Emotion Often Beats Reasoning, Even on the Highest Court

November 22, 2013

Last week, about 40 members of Open Carry Texas, a gun-rights group, assembled in the parking lot of the Arlington restaurant where a gun-control group was meeting and pulled out their semi-automatic weapons. Openly carrying such weapons is legal in Texas, and the demonstrators see “open carry counterdemonstrations” as an exercise in their First Amendment, rather than Second Amendment rights. No one has been prosecuted, but, given the latent confrontation inherent in the demonstrations, police intervention almost seems invited. If the constitutional issue ever did appear in court, it likely would hinge on whether the demonstrators speech and actions constitute a threat. And that probably depends on which end of the barrel you’re on.

When questions like this arise, the set of rules that’s supposed to tell us what’s legal and what isn’t, what’s constitutional and what isn’t, can become irrelevant. Whether or not you believe, as a matter of law, that carrying guns as part of a demonstration directed at a people who are afraid of guns (so they can see that it’s harmless to carry guns) constitutes a true threat likely depends on how you, personally, feel about guns. When cases hinge on ideas that are not only subjective, but also deeply felt, it becomes possible for rational—or seemingly rational—legal determinations to be eclipsed by emotional responses. When people say hard cases can make bad law, this is what they’re talking about.

Dahlia Lithwick (who also covered the Open Carry Texas story) made this point more beautifully than I could in The New York Times in 2002. Lithwick’s piece was triggered by an uncharacteristic outburst during oral argument from Justice Clarence Thomas, whose typical manner at arguments resembles that of a decorative bust. The case, Virginia v. Black, also concerned freedom of speech and asked the Court to decide whether cross-burning was protected by the First Amendment. Justice Thomas, who grew up in segregated Georgia, interrupted not with a question, but to make clear his own position that cross-burning was not speech: It had no “communication, no particular message” and served as a symbol only of a “reign of terror,” of “100 years of lynchings.” Lithwick writes:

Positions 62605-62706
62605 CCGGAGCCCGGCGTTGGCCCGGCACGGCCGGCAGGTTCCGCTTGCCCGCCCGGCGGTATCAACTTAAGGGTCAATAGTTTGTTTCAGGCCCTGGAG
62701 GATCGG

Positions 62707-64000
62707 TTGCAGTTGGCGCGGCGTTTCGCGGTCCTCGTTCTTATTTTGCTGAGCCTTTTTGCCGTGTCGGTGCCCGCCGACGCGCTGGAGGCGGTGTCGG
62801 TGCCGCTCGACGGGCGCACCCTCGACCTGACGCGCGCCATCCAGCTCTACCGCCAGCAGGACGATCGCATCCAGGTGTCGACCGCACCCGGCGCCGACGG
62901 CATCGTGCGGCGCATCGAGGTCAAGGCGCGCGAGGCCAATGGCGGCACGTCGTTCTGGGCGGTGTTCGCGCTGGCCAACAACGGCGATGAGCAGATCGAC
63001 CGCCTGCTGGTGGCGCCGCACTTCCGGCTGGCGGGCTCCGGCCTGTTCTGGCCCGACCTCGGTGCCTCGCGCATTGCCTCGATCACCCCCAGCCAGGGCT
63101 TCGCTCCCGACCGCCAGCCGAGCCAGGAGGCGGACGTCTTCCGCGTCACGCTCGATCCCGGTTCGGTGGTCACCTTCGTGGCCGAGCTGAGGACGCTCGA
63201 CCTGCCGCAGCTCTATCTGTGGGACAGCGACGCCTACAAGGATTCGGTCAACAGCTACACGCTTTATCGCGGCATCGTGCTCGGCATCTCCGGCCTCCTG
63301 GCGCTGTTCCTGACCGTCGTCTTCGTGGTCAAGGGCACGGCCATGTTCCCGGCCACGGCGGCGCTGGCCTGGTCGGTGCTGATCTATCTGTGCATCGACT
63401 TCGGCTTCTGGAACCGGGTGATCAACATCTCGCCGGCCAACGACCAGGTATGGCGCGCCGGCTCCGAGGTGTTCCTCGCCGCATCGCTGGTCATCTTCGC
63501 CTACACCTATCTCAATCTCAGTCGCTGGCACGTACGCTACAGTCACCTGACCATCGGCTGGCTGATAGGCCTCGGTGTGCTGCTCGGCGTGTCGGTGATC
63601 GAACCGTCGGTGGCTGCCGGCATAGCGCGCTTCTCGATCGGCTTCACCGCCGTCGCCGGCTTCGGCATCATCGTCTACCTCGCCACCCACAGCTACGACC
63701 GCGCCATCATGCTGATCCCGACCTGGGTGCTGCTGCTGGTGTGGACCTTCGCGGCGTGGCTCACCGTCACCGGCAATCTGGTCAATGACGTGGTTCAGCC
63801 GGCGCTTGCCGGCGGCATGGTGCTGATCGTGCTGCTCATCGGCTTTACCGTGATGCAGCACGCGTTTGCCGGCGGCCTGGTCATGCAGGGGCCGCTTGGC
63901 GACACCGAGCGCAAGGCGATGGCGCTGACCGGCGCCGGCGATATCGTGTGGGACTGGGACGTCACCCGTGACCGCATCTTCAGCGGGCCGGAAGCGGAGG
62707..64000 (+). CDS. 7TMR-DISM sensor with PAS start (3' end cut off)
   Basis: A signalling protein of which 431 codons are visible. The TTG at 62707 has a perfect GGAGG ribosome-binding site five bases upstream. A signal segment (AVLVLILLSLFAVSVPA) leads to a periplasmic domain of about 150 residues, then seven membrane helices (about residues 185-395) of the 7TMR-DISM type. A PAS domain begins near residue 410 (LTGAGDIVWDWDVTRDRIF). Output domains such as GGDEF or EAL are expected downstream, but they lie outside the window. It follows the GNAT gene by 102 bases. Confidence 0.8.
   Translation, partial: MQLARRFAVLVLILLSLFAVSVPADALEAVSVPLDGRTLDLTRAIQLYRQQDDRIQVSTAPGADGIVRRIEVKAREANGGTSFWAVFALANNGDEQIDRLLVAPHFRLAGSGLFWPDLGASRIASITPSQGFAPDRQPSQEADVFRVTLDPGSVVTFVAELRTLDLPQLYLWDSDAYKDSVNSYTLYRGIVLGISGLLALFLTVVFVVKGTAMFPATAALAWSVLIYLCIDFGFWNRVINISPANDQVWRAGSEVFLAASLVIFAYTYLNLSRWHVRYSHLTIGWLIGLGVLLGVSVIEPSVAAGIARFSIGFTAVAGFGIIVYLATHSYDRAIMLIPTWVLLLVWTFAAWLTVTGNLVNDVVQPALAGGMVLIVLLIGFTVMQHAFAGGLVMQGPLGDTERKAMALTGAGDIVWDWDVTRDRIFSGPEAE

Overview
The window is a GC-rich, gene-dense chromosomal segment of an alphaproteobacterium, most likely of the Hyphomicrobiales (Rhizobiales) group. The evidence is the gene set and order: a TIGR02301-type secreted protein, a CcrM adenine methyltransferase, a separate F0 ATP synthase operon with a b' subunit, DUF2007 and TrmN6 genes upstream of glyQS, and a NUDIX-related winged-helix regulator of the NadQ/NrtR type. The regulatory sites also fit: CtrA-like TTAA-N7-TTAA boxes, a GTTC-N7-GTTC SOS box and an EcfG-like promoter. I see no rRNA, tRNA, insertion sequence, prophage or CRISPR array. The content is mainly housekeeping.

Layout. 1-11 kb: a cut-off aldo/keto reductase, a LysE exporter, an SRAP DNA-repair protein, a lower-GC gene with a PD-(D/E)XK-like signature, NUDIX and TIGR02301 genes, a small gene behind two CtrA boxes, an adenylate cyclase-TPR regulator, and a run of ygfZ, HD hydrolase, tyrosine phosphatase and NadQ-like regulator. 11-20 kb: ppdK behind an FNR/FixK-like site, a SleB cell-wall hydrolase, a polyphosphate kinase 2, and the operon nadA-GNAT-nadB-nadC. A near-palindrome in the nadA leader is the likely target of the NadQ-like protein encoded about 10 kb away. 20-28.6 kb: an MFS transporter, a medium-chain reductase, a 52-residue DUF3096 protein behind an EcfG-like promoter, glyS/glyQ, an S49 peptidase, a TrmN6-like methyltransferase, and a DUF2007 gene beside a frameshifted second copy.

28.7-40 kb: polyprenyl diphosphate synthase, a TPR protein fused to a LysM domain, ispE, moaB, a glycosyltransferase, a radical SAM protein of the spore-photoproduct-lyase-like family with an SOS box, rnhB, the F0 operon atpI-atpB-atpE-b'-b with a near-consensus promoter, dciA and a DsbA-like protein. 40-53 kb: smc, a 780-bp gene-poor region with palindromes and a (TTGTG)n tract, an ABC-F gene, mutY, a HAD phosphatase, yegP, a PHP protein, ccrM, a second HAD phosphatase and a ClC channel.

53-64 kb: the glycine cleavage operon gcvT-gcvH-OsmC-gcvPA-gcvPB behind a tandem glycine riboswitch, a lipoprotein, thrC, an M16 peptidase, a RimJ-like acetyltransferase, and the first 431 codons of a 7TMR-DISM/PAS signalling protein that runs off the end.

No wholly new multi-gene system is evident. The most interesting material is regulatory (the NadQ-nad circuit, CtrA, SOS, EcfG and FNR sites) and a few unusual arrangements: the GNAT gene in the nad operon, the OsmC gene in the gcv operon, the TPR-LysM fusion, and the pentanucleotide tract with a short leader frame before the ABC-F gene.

[W]ith his personal narrative, Justice Thomas changed the terms of the legal debate. After he spoke, members of the court took turns characterizing burning crosses as uniquely threatening symbolic speech—as threatening as a gun, according to Justice Antonin Scalia—and as therefore undeserving of First Amendment protection. The dynamic is familiar to any former law student: A criminal law class on the definition of “consent” in a rape case is paralyzed when a woman in the back row says she was raped. A policy debate about whether to try juvenile offenders as adults stops when a student blurts out that his brother was killed in a gang fight.

These awkward silences happen when legal analysis and personal narrative (often of victimization) collide. At these moments, law school professors are rendered speechless—and Supreme Court justices, evidently, jettison their three-part tests to reassure their distressed colleague that indeed burning crosses are uniquely symbolic of imminent violence.

In the end, the Court hedged in Black. Cross-burning with intent to intimidate is not protected speech, but cross-burning without intent to intimidate (whatever that means) is protected speech. Justice Thomas dissented, arguing as he had in court that cross-burning is not speech at all, but that it is calculated and horrifying intimidation. Thomas has not spoken about the extent to which his legal opinion on cross-burning derives from his personal history, and nor has Justice John Paul Stevens in a dissent widely believed to be shaped by his individual worldview. In Texas v. Johnson, the 1989 First Amendment challenge to a flag-burning ban, Justice Stevens’ dissent argued that flag burning is not constitutionally protected speech. That dissent “is usually hailed as the emotional decision of a loyal former soldier whose military experience changed him forever.”

Despite their years of emotional denaturing on the bench of the federal judiciary, “where even the most harrowing personal narrative is usually bleached out to clinical analysis and citation to precedent,” it is impossible to believe that Supreme Court justices shed the systems of beliefs and values that guide their lives outside of the courtroom when they step into it (in fact, there is an entire school of legal thought dedicated to arguing that none of us do). The question is how to use the humanity of the court to its advantage without sacrificing the rule of law. As Lithwick noted about the Black case: “[W]hat if this case were about swastikas and no Holocaust survivor were on the court? Would the justices be so quick to deny death-row appeals if one of them had a son scheduled for execution?”

Back in 2002, Lithwick concluded that the only solution is a judicial bench as diverse as its jurisdiction. That would be great, but I think it’s that hobgoblin of the 2009 Supreme Court appointment process: empathy. The members of even the most diverse bench can still fall into the emotional trap of their own individual perspectives, but the ability to understand the positions of others could help them find the trapdoor.

Bree Bernwanger is a lawyer and writer based in New York. She holds degrees from the University of Texas and Georgetown Law. 

Photo: KXAN, Open Carry group carries rifles in downtown Austin.